Energy-filtered transmission electron microscopy (EFTEM) yields new possibilities for the investigation of Bi2Te3 based nanomaterials. Combined low-loss electron energy-loss spectroscopy (EELS) and energy-dispersive x-ray microanalysis (EDS) and energy-filtered TEM were applied on a Zeiss 912Ω TEM to investigate nanowires, thin films, and bulk materials. Multilayered Bi-Sb-Te nanowires with a diameter of 65 nm and a period of 200 nm and stoichiometric Bi2Te3 nanowires were grown by potential-pulsed electrochemical deposition. Tellurium elemental maps of the multilayered nanowires were obtained by two-window edge-jump ratio images (EJI). EDS chemical analysis showed that small Te fluctuations of 3 at.% yielded significant contrast in EJI. Energy-filtered TEM applied on nano-alloyed Bi2Te3 thin films grown by molecular beam epitaxy (MBE) revealed 10-20 nm thick Bi-rich blocking layers at grain boundaries. Plasmon spectroscopy by EELS was applied on Bi2(Te0.91Se0.09)3 bulk and yielded a plasmon energy of 16.9 eV. Finally, plasmon dispersion was measured for Bi2(Te0.91Se0.09)3 bulk by angle-resolved EELS, which yields a fingerprint of the anisotropy and the dimensionality of the electronic structure of the materials.
In this study, we describe X‐ray absorption measurements designed to determine the influence of subsitutents on the location of dopants, the valence of dopants, structural changes, and modifications of electronic densities of states. Several possible mechanisms are offered which may elucidate Tc suppression due to metal dopings.
We have prepared in situ REBa2Cu3O7 (REBCO) (RE= Y, Pr, Dy) thin films and YBC0/Dy(Pr)BC0 superlattices by single target dc planar magnetron sputtering. YBCO/DyBCO superlattices have been realized with modulation wavelength as short as 24Å, i.e., a unit cell of YBCO alternates with a unit cell of DyBCO, on average. The superconducting properties of such superlattices are indistinguishable from those of single layers. Tco's (zero resistance) are between 85 and 89K, and the residual resistivity ratios are between 2.5 and 3. In contrast to these results, when YBCO is layered with PrBCO, which is insulating, a dramatic change in the superconducting properties is observed. We have been able to artificially vary the coupling between single 12Å unit cell of YBCO by interposing insulating planes of PrBCO. As the YBCO layer separation increases, T is reduced and the transition broadens showing evidence of 2‐D superconducting fluctuations.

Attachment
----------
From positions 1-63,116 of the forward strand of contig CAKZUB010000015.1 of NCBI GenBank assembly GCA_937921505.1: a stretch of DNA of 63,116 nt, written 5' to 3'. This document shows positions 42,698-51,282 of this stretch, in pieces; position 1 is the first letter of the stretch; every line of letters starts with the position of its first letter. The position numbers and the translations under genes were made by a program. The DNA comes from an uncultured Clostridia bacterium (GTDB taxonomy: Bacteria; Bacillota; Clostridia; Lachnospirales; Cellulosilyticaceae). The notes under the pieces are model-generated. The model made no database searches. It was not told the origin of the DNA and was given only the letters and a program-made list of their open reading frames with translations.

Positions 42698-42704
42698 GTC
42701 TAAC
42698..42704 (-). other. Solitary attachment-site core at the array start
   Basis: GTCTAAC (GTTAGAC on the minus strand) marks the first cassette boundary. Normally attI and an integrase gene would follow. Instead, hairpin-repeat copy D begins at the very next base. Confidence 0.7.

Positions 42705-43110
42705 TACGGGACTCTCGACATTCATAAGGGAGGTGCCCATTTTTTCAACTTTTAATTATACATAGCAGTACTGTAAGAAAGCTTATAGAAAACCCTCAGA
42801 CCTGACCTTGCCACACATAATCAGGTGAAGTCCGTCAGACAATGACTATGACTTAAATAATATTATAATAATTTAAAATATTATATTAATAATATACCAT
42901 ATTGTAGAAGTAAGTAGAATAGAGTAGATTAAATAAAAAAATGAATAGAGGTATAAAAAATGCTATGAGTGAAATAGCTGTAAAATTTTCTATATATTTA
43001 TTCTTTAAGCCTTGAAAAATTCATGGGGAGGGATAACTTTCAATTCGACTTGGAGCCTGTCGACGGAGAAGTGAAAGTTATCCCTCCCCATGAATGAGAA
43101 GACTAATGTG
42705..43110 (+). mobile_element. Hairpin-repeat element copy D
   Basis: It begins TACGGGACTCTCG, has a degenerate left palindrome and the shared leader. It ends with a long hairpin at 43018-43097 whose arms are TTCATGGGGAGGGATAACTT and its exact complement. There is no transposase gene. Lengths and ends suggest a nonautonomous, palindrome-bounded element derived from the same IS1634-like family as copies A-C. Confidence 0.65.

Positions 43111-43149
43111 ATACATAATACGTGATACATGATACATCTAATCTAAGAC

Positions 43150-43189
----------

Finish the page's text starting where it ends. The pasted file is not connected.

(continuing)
The infrared (IR) absorption technique concurrent with thermal annealing was used to study the isolated AsGa antisite and an EL2-like defect in thermal neutron irradiated GaAs samples grown by the liquid-encapsulated Czochralski (LEC) technique. The residual absorption (unquenchable component) of the IR absorpion spectrum, after EL2 is completely photoquenched, is interpreted as the photoionization of the isolated ASGa antisite. This interpretation is supported by thermal annealing results at 600 C and by the increase of the unquenchable component as the irradiation dose is increased. A thermally unstable EL2-like defect is observed in heavily irradiated GaAs samples after 6 min annealing at 600 C. Thermal annealing kinetics show that the EL2-like defect is composed of three point defects.
The linewidth and peak position (vo) of the intersubband transition (IT) in GaAs/Al0.3Ga0.7As multiple quantum wells are studied as a function of temperature using the infrared absorption technique. We find that electrons in the GaAs well are weakly coupled to the GaAs normal optical phonon mode. The total integrated area of IT absorption is found to be approximately constant in the samples that were doped in the well but temperature dependent in the samples that were doped in the barrier. We also find that vo increases as the temperature decreases. This blue shift is found to increase as the dopant concentration is increased. We calculated the absorption spectrum in a nonparabolic-anisotropic envelope function approximation including temperature dependent effective masses, nonparbolicity, conduction band offsets, the Fermi level, and lineshape broadening. Our results indicate that a large manybody correction, in particular an exchange interaction (Eexch) for the ground state, is necessary to account for the observed blue shift as the dopant concentration increases.